“The Artistic Director also is expected to be a visible member of the New Haven social and cultural community,” the job description reads, “eagerly collaborating with the development department and engaging members of the press and public.”
”Too Big To Be Held Accountable”
Mason’s report was completed in late May, sent to Long Wharf’s 25-person board on Monday, and shared with the theater’s 50 full-time staffers on Tuesday morning. It identifies Edelstein as a singular force of personal charisma and intimidating success who frequently abused his authority by sexually harassing staff.
“He was a big personality,” the report’s introduction reads, “who dominated the room and who had high expectations for everyone. His artistic success and large personality, however, gave him cover for harassment of Theatre employees who did not feel empowered to complain. The phrase, ‘Too big to fail’ comes to mind, with an amendment: ‘Too big to be held accountable.’”
Mason writes that Long Wharf Theatre’s sexual harassment policies and procedures were and are technically compliant with the law. But the workplace culture of fear and timidity, she wrote, discouraged victims of abuse from coming forward and reporting their experiences to their supervisors and HR.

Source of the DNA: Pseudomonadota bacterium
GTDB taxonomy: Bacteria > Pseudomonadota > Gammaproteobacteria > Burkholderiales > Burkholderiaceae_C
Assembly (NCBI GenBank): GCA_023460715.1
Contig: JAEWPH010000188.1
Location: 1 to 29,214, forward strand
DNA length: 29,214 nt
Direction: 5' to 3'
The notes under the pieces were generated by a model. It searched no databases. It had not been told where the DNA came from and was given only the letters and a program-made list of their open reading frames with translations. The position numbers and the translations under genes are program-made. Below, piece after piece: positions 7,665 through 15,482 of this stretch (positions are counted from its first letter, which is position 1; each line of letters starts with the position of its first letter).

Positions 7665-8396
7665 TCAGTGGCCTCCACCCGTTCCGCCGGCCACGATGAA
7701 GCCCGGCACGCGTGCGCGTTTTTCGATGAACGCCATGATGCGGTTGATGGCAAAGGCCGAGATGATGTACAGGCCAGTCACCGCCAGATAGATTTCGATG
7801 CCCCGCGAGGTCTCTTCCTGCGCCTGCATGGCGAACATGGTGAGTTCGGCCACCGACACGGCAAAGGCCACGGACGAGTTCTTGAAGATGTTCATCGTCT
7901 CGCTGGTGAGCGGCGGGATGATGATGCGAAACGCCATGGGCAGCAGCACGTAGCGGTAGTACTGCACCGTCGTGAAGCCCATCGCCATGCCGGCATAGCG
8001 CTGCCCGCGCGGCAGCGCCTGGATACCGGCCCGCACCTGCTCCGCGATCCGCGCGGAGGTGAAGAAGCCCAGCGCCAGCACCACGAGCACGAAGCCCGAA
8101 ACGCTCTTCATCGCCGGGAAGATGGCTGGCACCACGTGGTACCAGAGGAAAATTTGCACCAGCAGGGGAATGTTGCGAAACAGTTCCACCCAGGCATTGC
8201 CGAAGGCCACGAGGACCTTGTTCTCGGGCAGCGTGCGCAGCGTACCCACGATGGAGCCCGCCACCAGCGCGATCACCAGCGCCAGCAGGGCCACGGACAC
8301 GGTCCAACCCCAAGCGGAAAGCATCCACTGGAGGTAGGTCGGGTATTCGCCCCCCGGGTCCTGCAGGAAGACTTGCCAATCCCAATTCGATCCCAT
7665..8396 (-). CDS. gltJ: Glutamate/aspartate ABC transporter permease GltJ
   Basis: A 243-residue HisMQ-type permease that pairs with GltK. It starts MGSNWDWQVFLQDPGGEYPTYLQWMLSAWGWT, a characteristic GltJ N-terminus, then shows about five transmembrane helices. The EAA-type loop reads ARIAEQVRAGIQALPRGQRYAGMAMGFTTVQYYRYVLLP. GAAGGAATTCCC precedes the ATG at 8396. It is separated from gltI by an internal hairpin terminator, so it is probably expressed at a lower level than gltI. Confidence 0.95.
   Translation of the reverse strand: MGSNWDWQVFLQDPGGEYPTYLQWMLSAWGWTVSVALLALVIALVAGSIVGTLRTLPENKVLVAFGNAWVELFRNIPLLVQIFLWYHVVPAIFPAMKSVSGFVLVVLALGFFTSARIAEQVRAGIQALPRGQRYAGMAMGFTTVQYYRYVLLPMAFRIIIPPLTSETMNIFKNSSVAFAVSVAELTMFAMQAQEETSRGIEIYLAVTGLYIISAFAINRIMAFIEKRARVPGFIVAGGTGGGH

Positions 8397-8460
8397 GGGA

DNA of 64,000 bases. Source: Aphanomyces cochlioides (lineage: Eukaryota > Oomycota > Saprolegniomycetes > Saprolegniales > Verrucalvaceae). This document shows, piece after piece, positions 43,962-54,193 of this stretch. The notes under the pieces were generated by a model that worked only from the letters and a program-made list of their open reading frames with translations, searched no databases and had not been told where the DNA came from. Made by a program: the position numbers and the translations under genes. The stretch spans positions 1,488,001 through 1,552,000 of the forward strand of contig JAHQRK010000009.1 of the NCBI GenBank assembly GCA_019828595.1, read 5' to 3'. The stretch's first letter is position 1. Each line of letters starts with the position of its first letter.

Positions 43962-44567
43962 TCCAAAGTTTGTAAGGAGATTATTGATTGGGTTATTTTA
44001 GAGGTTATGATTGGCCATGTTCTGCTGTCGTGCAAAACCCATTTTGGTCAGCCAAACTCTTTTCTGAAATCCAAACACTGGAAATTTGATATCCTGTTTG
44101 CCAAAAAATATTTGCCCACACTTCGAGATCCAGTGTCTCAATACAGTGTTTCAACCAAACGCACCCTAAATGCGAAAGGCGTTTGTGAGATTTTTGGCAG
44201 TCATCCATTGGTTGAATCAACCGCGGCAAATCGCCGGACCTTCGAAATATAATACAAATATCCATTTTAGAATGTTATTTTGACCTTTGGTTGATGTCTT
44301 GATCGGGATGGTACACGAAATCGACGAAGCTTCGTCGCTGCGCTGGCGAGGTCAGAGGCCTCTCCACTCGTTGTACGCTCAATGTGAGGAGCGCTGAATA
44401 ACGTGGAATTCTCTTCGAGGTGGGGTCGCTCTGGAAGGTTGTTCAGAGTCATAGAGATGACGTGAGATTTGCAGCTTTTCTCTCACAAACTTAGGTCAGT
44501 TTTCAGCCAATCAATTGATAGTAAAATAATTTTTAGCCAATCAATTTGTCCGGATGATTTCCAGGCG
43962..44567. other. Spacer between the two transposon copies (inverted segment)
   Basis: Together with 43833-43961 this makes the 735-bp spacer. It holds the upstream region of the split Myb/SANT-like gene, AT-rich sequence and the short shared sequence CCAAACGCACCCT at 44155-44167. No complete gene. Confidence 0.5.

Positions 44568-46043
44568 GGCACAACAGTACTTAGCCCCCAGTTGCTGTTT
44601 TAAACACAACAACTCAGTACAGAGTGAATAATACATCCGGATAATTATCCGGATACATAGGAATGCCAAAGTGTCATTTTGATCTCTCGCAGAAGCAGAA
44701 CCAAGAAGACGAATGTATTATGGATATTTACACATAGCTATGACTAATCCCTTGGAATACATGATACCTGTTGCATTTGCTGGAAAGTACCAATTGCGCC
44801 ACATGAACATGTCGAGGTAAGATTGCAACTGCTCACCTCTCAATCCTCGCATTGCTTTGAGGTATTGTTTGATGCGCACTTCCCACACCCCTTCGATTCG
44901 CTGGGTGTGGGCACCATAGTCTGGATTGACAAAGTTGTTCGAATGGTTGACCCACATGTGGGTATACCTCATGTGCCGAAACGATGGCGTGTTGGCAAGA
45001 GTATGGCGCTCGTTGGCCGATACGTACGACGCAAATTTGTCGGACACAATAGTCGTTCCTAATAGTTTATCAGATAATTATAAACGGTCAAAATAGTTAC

“There’s not a huge sexual harassment problem here,” Borenstein said, agreeing with the finding of the report. He said that problem was unique to Edelstein, and has been remedied by his termination.
The persistent problem, he said, is a broader, cultural one.
“There was a culture where communication was poor,” he said. He said employees were unclear as to whom they should speak with if they had a complaint. That lack of clarity as to process, he said, only exacerbated a second persistent problem, which was that employees felt discouraged from speaking out to upper management about anything, whether about sexual harassment complaints or about suggestions on how to improve workplace life at the theater.